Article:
If you know me at all you know I LOVE flowers, especially edible flowers. My garden is filled with them from late spring to early fall. The first to bloom in these parts are violets and these cheerful purple blooms have held always held a special space in my heart. I think it stems from picking them as a little girl around my birthday and always having them on my birthday cake. Little patches of wild violets would grown around the base of a giant hemlock tree in our backyard in Connecticut. I remember laying down among them in the spring sunshine and picking little violet bouquets for my mom. We would make sugared violets together for my birthday cake and looking back now it was one of those magical childhood memories that stay with you.
I didn't know this then but common violets have a magic power. Yup. It's true! They can change color. If you add acid to violets they turn pink! Something to do with the pH. So after you make the violet syrup below you can make color changing pink violet lemonade. Add the lemon juice last to watch the magic happen. Kids love this trick! And for an adult beverage try making violet mojitos and the lime juice should do the same thing.
I think May is officially becoming my favorite month on the island because the winters are loooooong and the explosion of flowers just gets me so excited. More edible flower recipes are coming your way this month and throughout the summer so stay tuned. Our season is a little behind most of the country but I hope you can still find violets where you are! And if not then you can also use this method for any edible flower or blossom. I can't promise other flowers will change color the same way but it's still a great way to preserve the floral notes to use throughout the year.
Can't wait to see all of your creations with this. Please tag me (@fareisle) in the the photo and use the hashtag #fareisle so I can see them!
recipe after the jump...
Wild Violet Syrup & Magical Color-Changing Pink Violet Lemonadeby Kaity Farrell
A spring time delight! Turn beautiful purple edible violets into a syrup and then watch it magically turn pink when mixed with lemon juice for the best lemonade of your life!!!
Prep time: | Cook time:
- 2 cups loosely packed edible violets to violas
- 3/4 cup boiling water
- 1 cup honey or granulated sugar
- 2 tablespoons violet syrup (or to taste)
- 1 cup water or sparkling water
- 2 tablespoons fresh lemon juice
- violet ice cubes
- lemon slice, fresh mint, violets for garnish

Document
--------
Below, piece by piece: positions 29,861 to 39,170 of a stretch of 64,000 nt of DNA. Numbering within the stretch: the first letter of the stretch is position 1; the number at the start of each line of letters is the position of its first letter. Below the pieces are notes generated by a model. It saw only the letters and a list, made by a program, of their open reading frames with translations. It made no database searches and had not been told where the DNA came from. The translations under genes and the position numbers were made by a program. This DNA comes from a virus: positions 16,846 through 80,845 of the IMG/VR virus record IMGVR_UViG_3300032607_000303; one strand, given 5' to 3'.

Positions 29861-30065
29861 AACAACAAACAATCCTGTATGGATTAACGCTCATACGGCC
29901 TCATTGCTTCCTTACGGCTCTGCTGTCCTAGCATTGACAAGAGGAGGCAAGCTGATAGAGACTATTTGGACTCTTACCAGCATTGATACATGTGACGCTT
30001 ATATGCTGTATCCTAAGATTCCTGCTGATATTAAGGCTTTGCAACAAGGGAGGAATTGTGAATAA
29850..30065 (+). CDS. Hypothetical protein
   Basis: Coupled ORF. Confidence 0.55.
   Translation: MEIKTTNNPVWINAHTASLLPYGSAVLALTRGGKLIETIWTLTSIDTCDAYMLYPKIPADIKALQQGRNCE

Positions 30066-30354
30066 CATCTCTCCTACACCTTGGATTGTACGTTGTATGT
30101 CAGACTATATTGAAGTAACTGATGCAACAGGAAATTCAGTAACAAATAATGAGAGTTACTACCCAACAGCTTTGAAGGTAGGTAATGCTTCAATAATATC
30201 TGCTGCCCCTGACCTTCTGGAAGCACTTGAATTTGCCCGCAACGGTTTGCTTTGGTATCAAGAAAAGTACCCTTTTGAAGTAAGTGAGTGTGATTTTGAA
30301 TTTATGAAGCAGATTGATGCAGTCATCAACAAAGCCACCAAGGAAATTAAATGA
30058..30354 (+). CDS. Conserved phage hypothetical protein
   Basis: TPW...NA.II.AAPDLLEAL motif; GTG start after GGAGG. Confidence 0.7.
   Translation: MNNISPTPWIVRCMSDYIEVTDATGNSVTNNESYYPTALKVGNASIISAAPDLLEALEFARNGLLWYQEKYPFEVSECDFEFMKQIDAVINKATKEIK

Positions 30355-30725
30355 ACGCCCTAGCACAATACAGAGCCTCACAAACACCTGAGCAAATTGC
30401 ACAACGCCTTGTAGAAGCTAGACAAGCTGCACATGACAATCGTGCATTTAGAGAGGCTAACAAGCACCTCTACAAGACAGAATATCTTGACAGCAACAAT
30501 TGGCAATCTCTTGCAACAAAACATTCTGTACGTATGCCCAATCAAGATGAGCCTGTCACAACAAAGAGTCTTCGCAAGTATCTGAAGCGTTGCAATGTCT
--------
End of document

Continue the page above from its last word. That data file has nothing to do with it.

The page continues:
- In the evening fill a jar with the fresh picked violet flowers. Pour boiling water over violets and cover the jar. Steep overnight for best results.
- Strain violet infusion into a small saucepan. Add honey or sugar and allow mixture to come to a low boil then reduce heat to a rolling simmer. Simmer to a runny syrup consistency, stirring occasionally, for about 10 minutes. It should start to lightly coat the back of a wooden spoon or sides of pan when swirled. The syrup will continue to thicken as it cools.
- Meanwhile sterilize a small heat-proof glass bottle or jar and lid by filling it with boiling water.
- Pour hot syrup straight into the sterilized bottle and seal. Store syrup in a cool dark cabinet or refrigerate. It should keep for about 6 months.
- To make lemonade stir 2 tablespoons of violet syrup (or to taste) per 1 cup of water in a drinking glass. Wait to add lemon juice if you want to create a magic color change. Add ice cubes. Then pour in lemon 2 tablespoons of lemon juice and stir. Watch the color change to pink!! Kids love this!
- You can also scale this up and make a full pitcher of lemonade.
- To make violet ice-cubes, add violet flowers to an ice cube tray and then fill with water. Freeze until solid, about 2 hours.
- You can also use violet syrup in other drinks and cocktails. Violet mojito anyone??? You can follow this method to make other edible flower or blossom syrups as well.
Prop Love: Petit four plates and brass spoon by Facture Goods. Naturally dyed gauze towel by Nade Studio. Cheese board by Sweet Gum Co. Backdrops by Erickson Surfaces. Linen coasters by Not Perfect Linen.